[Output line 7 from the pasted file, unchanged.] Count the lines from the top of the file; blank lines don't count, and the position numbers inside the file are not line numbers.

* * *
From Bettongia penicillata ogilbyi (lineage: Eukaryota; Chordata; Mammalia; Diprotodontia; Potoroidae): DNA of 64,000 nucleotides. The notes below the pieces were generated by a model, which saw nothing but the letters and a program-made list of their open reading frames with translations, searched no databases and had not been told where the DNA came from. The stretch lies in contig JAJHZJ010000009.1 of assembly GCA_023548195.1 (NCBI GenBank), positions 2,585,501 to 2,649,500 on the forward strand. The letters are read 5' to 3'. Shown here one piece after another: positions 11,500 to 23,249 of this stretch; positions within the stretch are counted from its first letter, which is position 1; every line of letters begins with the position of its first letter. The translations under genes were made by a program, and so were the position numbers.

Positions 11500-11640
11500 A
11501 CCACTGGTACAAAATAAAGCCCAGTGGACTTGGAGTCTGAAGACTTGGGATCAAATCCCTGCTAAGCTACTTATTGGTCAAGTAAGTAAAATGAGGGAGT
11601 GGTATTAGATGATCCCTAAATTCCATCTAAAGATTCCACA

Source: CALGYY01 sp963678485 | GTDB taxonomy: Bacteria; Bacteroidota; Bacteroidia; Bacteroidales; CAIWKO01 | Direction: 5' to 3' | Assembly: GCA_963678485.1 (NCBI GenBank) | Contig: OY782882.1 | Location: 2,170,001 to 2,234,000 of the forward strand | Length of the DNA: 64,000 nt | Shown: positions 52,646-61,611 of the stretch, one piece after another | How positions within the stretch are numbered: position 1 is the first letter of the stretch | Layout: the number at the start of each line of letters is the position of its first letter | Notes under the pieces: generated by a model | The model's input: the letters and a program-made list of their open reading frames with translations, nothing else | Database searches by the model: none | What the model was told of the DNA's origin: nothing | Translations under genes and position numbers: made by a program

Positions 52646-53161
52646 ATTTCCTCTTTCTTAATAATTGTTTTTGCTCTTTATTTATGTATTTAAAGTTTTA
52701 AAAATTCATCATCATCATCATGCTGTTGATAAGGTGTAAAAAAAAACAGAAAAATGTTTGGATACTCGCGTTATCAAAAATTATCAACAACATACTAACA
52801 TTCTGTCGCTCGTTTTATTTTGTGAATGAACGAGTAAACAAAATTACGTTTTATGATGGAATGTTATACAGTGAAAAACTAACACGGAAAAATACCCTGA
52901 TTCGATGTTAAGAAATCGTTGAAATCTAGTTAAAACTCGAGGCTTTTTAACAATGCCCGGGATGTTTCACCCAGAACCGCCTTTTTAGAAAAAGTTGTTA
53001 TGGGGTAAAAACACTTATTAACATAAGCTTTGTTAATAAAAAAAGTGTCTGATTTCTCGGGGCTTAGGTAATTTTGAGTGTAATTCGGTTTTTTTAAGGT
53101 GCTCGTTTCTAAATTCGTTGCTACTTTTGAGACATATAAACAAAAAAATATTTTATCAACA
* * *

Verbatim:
Positions 52646-53161